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Cars exempt from MOT tests for six months during coronavirus outbreak

Drivers whose cars are due an MOT test need not worry about getting the vehicle to a garage as the government has announced a six-month exemption.

The move has been made to ensure people can still travel to work, when it is absolutely necessary, or get to the shops for necessities while reducing risks of contracting Covid-19.

All cars, vans and motorcycles which usually would require an MOT test will be exempt from March 30. The government has said vehicles must be kept in a roadworthy condition, and garages will remain open for essential repair work. Drivers can still be prosecuted if their vehicles is unsafe.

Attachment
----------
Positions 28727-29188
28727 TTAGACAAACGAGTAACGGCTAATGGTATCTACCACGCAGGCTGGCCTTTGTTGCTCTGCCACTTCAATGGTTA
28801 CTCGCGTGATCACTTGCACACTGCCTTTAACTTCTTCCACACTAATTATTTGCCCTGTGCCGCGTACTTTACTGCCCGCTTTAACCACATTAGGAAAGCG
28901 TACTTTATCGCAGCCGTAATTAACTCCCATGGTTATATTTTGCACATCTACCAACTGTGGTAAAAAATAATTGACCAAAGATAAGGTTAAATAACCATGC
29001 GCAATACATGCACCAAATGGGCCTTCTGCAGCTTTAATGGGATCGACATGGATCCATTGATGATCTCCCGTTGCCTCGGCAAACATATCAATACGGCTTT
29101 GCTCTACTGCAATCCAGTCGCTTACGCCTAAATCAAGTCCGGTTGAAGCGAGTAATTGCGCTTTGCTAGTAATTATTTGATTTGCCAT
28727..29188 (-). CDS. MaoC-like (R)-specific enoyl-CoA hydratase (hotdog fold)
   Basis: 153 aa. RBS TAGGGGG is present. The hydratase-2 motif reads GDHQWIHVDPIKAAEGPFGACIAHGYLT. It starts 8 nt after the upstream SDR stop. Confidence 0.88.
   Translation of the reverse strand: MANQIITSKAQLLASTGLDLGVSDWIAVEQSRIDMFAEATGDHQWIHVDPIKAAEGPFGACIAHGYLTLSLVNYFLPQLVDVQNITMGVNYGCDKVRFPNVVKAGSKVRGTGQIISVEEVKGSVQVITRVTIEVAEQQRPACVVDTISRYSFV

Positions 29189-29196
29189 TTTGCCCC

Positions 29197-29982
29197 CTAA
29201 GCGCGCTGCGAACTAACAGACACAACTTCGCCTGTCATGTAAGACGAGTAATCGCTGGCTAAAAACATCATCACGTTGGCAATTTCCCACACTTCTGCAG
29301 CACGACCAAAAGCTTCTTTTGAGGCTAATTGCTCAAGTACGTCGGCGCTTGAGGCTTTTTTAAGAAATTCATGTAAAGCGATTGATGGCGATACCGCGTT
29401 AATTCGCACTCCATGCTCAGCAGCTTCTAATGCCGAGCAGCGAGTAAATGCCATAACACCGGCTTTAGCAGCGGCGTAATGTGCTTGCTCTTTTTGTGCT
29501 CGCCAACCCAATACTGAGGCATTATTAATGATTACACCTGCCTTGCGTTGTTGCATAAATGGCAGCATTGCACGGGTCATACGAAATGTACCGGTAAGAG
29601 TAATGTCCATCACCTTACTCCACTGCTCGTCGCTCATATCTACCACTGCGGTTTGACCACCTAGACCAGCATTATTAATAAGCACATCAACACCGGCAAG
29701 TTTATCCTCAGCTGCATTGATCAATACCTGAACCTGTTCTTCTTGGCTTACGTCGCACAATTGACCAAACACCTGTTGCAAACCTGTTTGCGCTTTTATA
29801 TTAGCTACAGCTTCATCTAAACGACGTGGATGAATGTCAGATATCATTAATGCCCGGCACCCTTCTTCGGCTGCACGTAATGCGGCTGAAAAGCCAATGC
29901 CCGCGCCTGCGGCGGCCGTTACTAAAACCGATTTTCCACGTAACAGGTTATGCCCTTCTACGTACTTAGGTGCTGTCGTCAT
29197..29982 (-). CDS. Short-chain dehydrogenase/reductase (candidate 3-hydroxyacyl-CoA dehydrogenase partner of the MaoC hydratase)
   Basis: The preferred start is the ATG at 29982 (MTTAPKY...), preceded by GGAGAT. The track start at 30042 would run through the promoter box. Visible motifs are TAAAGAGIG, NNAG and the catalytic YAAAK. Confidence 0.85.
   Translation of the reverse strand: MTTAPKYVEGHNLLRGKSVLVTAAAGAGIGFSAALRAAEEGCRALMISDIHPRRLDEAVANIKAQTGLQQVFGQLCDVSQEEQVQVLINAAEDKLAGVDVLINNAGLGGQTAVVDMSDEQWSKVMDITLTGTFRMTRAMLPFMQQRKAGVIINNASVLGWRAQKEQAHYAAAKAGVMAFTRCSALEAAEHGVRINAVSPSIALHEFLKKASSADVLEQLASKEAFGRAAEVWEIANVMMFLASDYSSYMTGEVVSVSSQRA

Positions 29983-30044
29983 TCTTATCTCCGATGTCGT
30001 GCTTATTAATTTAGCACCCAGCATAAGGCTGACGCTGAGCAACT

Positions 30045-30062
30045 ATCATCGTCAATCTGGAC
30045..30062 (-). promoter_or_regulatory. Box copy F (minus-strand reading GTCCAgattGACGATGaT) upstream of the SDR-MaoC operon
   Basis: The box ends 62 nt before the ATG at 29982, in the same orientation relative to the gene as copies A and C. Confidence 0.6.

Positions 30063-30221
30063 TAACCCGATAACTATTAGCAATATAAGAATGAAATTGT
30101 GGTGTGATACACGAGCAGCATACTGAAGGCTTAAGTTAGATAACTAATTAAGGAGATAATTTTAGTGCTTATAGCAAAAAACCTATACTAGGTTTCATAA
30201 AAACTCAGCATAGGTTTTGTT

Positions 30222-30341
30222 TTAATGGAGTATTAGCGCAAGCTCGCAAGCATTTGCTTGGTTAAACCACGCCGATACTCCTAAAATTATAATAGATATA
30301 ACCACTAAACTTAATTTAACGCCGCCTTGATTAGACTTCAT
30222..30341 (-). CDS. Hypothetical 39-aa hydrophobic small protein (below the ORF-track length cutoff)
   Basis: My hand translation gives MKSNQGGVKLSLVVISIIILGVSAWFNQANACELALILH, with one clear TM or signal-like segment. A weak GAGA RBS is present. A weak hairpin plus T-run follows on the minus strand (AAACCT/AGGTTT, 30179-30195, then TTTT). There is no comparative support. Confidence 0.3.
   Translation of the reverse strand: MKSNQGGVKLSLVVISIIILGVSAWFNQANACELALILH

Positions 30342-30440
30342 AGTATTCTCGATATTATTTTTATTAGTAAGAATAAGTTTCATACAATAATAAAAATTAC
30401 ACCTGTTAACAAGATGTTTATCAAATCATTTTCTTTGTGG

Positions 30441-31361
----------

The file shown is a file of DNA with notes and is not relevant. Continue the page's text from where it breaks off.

Transport secretary Grant Shapps said: “We must ensure those on the frontline of helping the nation combat COVID19 are able to do so. Allowing this temporary exemption from vehicle testing will enable vital services such as deliveries to continue, frontline workers to get to work, and people get essential food and medicine.

“Safety is key, which is why garages will remain open for essential repair work.”

Legislation will be introduced on March 30 and will come into immediate effect for 12 months, following a short consultation with key organisations. Drivers will still need to get their vehicle tested until the new regulations come into place, if they need to use it.

If you cannot get an MOT because you are in self-isolation, the Department for Transport is working with insurers and the police to ensure people are not unfairly penalised.

Practical driving tests and annual testing for lorries, buses and coaches have been suspended for up to three months.

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